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Snippet Contents:

I would like to read a quote which states: Just as the Leaders signed their own death warrants when they signed the Proclamation, in leading the charge from the GPO the O'Rahilly showed the same courage when he faced almost certain death. This is not just a place; it is a place where real people and real events shaped our history. That is part of the reason the preservation in Moore Street needs to go beyond the four buildings that make up the national monument.
The tone of 2016 commemorations need to be different. We need to both look back and commemorate the events in the present and, just as importantly, look forward. We need to capture the values that were outlined in the first democratic programme and build towards a real republic, look forward to the kind of republic we want to build, what the values should be that underpin it and what steps we need to take to achieve that aim because it is not just sovereignty that the men and women of 1916 aspired to; it was an independent republic where our citizens are equal and where our aim is to ensure all our people can live a dignified life.
I refer back to my own experience in 1966 when I was in primary school in Goldenbridge, which was just across the road from Keogh Square in Inchicore. The buildings were simply known locally as the barracks. It was the old Richmond Gaol where those who were picked up in the surrender and, indeed, those who were subsequently rounded up were brought, and for most it is where they departed from for English prisons, including my own grandfather who was sent to Stafford Gaol and then on to Frongoch interment camp in Wales. In 1966, the barracks was one of the last refuges for those, mostly families, who were homeless. Many of the windows had no glass, it was dirty and rat infested and poverty was endemic. The girl who sat beside me in school lived with her family in the barracks. While she was someone who carried herself with real dignity, there was no dignity about where she lived or how she lived. It was such a terrible irony that such poverty and deprivation could have existed in this of all places.
The commemorations were happening against that backdrop. Indeed, many of the city slums still stood in 1966 a stone's throw from O'Connell Street and the GPO. Just as 1966 was a marker in time about our social development, so will 2016. Surely 100 years after the Rising, the right to shelter should be a given. Surely that is one thing that should not mark the memories of primary school students in decades to come but it seems, unfortunately, it is destined to be for those who are currently experiencing homelessness, including many children. My own observation of Keogh Square as a youngster was life shaping and it certainly shaped my political opinions and outlook. It is part of why I find it totally unacceptable that the number of children who go to bed hungry is increasing and 140,000 children are living in deprivation in 2015, a number that has unfortunately doubled over the past five years. A poor child has a greater chance of being a poor adult. We cannot continue to allow this to happen. The litmus test of cherishing all the children of the nation equally must be given real meaning.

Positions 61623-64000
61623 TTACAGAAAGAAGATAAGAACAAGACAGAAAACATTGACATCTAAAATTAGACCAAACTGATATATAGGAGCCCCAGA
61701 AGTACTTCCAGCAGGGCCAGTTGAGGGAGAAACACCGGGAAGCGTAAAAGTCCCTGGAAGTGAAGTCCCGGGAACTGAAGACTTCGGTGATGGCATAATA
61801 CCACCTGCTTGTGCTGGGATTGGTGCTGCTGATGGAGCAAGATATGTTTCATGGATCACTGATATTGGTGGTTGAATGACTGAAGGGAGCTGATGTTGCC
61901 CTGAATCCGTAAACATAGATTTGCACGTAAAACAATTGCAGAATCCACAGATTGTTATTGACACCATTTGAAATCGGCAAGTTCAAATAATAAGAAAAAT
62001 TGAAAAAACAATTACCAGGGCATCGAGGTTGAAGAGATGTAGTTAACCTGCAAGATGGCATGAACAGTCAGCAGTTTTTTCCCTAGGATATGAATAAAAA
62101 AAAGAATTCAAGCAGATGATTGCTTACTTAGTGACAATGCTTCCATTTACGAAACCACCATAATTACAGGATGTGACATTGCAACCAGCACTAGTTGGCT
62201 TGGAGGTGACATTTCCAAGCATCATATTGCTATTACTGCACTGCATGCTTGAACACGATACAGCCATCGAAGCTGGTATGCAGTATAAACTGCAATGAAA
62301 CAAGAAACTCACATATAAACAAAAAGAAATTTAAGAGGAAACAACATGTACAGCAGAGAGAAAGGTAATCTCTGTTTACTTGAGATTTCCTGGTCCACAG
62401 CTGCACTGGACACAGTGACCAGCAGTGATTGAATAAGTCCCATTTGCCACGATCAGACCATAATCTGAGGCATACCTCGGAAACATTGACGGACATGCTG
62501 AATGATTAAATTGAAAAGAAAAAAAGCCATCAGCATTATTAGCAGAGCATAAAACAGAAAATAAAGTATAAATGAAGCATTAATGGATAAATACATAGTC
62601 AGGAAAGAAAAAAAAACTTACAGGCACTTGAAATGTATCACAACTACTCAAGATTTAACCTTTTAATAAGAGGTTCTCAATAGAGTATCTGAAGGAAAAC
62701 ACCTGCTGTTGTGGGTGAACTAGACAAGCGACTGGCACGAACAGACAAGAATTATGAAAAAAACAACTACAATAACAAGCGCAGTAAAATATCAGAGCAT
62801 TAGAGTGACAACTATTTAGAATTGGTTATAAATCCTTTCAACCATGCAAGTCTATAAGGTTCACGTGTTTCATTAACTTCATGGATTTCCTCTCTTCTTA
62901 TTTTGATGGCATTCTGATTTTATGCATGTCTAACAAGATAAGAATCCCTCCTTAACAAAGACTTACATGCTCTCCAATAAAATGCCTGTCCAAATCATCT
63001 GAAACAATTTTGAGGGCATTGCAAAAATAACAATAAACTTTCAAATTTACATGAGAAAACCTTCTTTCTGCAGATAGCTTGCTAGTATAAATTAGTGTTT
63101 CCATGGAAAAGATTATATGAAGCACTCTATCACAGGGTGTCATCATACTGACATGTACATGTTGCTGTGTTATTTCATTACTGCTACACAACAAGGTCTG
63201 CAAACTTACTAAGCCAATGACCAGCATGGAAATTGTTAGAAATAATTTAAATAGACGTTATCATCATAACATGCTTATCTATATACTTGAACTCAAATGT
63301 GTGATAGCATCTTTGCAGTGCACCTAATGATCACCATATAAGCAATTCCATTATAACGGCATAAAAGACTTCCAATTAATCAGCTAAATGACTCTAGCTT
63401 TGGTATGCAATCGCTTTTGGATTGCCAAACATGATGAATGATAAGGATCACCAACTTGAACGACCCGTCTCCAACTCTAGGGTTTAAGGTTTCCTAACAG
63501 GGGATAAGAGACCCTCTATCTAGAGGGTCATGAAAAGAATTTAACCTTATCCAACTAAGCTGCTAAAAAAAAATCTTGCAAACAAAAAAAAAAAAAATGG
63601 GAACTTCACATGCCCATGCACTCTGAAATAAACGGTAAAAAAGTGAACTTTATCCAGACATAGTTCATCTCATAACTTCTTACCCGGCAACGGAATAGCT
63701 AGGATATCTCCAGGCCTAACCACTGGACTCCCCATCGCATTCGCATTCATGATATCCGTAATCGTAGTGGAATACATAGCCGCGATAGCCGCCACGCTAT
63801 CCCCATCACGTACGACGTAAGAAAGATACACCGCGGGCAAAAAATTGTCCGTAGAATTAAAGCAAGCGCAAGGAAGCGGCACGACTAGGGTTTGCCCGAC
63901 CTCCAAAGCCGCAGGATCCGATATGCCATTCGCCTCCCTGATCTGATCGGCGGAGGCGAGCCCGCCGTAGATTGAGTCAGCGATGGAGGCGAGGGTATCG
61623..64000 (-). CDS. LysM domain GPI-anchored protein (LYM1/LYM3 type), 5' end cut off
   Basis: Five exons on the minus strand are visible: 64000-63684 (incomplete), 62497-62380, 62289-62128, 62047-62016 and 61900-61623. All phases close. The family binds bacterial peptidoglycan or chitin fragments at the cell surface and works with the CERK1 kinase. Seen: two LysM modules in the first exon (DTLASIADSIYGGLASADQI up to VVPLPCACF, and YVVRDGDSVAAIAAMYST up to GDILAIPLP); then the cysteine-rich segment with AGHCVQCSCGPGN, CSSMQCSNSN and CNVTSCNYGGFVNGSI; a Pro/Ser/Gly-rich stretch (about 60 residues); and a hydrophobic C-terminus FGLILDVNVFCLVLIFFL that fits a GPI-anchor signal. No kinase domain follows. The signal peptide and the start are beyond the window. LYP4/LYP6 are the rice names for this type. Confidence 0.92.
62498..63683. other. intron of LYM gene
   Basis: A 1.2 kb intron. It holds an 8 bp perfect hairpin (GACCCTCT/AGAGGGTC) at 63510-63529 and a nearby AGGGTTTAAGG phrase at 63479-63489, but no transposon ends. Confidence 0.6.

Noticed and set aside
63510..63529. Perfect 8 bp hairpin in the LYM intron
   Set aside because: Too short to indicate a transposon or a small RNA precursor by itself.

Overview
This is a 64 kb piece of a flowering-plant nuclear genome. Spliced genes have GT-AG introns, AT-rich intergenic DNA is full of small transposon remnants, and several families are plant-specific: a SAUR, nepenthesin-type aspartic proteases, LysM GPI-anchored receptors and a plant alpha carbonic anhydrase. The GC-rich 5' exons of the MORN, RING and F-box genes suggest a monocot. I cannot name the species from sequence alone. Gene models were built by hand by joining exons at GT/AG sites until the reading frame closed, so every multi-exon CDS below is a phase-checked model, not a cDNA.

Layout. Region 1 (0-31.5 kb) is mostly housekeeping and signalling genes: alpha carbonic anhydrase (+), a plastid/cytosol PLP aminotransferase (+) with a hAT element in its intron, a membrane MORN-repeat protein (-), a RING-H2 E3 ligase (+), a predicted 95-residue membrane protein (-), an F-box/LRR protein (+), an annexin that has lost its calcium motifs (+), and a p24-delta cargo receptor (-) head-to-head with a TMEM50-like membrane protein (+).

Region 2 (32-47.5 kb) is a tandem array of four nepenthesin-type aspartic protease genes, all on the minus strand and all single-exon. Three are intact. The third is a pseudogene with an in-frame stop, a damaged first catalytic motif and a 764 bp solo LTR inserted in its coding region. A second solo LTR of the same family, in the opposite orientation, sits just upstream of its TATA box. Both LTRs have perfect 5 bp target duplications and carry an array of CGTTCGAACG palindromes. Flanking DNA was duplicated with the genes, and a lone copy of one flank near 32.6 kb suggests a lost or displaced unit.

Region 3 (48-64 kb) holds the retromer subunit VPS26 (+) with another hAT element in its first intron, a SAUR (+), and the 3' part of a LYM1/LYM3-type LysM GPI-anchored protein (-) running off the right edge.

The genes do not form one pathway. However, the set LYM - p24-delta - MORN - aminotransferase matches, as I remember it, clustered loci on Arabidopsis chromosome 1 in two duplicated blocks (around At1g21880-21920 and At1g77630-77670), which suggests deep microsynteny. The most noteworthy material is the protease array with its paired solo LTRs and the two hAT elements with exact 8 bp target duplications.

The legacy of 2016 must capture many things. First, the commemorations must be fitting. Second, the opportunity to conserve important buildings and places must be taken. The works on the Four Courts, the GPO and Kilmainham Gaol are good examples but the Moore Street battlefield site should be included. Third, it will be essential that we take stock and use the opportunity to build towards the kind of republic that we have never managed to build but which I believe can ultimately be achieved. Moore Street was a living street in 1916 and it can be again. It can live comfortably with being a battlefield site that is both an historical site and a living street. It will take a little imagination but we should not allow this opportunity to pass. If people review the papers in 50 years' time and see that some of us aspired to have the site preserved in context, they will look back and wonder, if we do not take the opportunity now, what value we placed on the events of 1916.